Canada will now be required to protect this right for every individual in Canada as provided under the Act – subject to any reasonable limits (Section 2(1)(a.2)). An earlier version of the bill had instead stated that this right may be balanced with relevant factors. The final language severely curtails the strength of this right, allowing for economic (and other) considerations to trump environmental protection, and introduces considerable uncertainty as to what constitutes a reasonable limit.

Vulnerable populations & cumulative effects

While section 2(1)(a) of the Act already requires the government to exercise its powers in a way that protects the environment and human health, the amendments specify that this protection includes “the health of vulnerable populations.” Vulnerable populations is now defined in section 3(1) of the amended Act as “a group of individuals within the Canadian population who, due to greater susceptibility or greater exposure, may be at an increased risk of experiencing adverse health effects from exposure to substances.” This definition does not include examples of groups of individuals who may fit within this definition (such as Indigenous peoples or those who work with certain substances) and is much less detailed than legislation in other jurisdictions that defines this term.[5]

Additional amendments to the Act mandate the specific consideration of vulnerable populations and cumulative effects regarding the toxicity of substances, including:

  • when considering whether a substance is toxic or capable of becoming toxic and whether and how to control a substance, the Minister may now also collect or generate data and investigate as to whether exposure to the substance combined with exposure to other substances could cause cumulative effects and whether there is a vulnerable population or environment in relation to the substance (Section 68(a)(iii.1),(iii.2)); and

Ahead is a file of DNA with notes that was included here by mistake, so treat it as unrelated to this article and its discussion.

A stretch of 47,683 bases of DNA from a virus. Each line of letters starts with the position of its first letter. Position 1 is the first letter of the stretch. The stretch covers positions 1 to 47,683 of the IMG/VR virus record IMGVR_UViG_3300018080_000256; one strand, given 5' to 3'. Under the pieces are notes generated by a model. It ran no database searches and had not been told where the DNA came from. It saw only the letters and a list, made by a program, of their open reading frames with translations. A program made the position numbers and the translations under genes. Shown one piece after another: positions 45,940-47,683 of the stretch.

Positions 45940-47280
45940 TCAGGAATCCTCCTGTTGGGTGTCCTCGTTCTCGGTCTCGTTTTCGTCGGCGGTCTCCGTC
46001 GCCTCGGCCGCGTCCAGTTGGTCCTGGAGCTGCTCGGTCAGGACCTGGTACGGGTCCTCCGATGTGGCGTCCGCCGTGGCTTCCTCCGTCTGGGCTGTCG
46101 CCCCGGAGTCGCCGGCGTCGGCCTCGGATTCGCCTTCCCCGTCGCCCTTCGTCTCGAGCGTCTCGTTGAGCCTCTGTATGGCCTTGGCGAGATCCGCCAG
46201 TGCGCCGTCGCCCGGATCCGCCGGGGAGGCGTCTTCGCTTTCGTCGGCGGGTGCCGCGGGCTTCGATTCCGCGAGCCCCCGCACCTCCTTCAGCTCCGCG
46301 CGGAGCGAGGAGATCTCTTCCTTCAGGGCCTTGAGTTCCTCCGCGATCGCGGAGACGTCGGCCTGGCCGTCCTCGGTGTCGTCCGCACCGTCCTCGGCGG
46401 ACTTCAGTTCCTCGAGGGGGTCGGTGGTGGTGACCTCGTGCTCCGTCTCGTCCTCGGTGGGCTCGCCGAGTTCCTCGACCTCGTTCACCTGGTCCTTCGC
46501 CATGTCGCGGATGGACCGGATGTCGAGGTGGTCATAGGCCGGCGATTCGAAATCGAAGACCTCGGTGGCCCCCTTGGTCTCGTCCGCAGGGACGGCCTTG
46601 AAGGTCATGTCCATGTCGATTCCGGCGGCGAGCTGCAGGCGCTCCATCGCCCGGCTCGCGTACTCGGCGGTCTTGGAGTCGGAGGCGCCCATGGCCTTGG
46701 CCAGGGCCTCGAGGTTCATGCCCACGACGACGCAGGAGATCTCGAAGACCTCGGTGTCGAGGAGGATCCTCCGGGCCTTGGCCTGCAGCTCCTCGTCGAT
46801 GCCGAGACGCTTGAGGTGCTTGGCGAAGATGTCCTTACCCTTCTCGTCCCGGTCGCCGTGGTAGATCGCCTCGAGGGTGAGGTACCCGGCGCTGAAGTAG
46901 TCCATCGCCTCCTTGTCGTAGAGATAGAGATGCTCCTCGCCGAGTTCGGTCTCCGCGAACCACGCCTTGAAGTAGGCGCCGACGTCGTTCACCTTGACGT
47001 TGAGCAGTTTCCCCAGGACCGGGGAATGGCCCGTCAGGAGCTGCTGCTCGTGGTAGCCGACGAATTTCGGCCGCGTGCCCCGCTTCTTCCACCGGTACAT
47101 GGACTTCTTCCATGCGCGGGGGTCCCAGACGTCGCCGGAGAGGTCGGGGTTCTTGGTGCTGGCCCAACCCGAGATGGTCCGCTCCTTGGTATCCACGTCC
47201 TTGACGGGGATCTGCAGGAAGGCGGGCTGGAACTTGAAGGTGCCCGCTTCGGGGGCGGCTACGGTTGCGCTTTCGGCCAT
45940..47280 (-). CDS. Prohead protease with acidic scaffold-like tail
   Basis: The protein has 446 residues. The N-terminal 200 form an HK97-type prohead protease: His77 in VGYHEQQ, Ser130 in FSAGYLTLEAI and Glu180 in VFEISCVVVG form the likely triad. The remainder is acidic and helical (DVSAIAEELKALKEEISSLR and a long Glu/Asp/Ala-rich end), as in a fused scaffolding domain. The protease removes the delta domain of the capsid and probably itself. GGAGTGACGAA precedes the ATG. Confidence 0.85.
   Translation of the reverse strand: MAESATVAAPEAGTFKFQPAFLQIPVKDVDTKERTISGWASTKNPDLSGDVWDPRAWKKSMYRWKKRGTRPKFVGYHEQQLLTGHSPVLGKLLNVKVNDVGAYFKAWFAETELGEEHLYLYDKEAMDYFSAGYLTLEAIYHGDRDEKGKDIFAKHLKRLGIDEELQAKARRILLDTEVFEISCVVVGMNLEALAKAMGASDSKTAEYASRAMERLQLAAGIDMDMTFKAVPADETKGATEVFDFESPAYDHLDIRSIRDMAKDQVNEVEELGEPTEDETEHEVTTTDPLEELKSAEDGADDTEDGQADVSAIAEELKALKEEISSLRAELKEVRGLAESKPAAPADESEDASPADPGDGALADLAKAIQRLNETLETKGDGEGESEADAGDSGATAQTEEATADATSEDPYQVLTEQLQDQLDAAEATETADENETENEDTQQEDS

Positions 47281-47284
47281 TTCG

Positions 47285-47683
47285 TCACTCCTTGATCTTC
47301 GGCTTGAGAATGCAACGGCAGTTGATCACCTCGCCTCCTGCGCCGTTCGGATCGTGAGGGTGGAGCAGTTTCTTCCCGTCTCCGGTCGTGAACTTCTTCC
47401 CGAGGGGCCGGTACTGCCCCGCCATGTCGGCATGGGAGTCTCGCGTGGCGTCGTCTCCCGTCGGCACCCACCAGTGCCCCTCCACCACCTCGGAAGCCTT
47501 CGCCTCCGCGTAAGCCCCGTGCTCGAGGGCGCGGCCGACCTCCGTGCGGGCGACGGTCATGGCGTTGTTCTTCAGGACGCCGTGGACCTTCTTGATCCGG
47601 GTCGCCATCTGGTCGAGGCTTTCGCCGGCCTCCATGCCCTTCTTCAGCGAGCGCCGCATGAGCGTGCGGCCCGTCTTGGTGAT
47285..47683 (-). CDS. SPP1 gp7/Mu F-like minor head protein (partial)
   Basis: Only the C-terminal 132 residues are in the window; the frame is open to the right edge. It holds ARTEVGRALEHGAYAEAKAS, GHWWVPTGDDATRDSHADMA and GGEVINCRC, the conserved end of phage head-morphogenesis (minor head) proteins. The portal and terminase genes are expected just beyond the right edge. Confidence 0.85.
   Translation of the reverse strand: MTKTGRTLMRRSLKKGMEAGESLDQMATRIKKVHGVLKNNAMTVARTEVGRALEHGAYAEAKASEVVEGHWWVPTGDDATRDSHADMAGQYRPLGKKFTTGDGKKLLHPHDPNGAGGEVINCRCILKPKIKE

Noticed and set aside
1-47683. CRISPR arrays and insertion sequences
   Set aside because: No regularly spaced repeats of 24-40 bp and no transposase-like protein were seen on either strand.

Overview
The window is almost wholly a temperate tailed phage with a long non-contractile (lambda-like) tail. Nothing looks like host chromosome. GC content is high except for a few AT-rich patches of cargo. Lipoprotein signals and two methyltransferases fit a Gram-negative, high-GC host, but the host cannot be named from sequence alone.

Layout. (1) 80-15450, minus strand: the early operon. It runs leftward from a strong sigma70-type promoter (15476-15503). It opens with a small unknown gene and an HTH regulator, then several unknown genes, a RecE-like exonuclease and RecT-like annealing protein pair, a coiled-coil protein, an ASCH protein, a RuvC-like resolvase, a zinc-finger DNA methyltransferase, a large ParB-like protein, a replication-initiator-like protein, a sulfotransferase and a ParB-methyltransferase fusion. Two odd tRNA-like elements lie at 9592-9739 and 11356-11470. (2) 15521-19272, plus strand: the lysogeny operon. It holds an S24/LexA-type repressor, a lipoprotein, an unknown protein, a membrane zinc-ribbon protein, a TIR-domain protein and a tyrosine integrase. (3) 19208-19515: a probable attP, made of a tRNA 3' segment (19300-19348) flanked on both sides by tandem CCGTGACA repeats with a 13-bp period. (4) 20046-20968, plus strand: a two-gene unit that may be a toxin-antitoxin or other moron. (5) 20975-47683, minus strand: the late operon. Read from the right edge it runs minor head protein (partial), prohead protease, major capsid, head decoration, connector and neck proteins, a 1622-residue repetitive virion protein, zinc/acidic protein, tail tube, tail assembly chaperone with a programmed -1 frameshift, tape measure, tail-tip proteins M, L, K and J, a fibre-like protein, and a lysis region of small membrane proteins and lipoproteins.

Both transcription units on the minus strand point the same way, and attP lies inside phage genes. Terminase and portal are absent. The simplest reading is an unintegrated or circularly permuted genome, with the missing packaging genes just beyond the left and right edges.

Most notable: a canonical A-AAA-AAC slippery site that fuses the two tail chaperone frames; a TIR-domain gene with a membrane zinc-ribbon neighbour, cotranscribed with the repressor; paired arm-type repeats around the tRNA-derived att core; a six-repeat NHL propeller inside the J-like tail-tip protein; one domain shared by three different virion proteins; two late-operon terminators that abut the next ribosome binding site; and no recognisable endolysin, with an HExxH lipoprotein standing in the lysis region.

• when interpreting the results of an assessment conducted under Part 5 of the Act (other than section 83), the Minister shall also “consider available information on any vulnerable population or environment in relation to the substance and on the cumulative effects on human health and the environment that may result from exposure to the substance in combination with exposure to other substances” (Section 76.1(2)).

Should there be available information, these amendments make clear that the government can consider how a certain population may be particularly affected, however, there is regrettably no requirement for the Minister to require industry to undertake further testing if data gaps exist.[6]

A step forward but more work to be done

The recognition of the right to a healthy environment in federal Canadian law is an important achievement, and one which is largely due to the tireless efforts of many individuals, grassroots groups, communities, and organizations.

Notably, the right to a healthy environment is enshrined in CEPA and not the Charter. As all laws, regulations, and policies must be consistent with a nation’s constitution, countries which constitutionally recognize this right typically enjoy a higher level of environmental protection. In a review of 95 nations which constitutionally recognize the right to a healthy environment, Boyd found that 78 of these nations had thereafter strengthened their environmental laws, amending them to focus on environmental rights, access to environmental information and justice, and participation in decision-making.[7]

There remains much room for further improvement of the Act. For instance, while section 22 of CEPA allows for an individual to bring an environmental protection action against someone who commits an offence under the Act and causes significant harm to the environment, the Act contains several procedural hurdles, and as a result, this remedy has never been used in the 24 years since the Act was passed.

As Environment and Climate Change Minister Steven Guilbeault has indicated that he intends to introduce another bill to provide more comprehensive updates to the Act, amendments to remove such barriers and provide for greater protection and enforcement of this newly-recognized right could be on the horizon.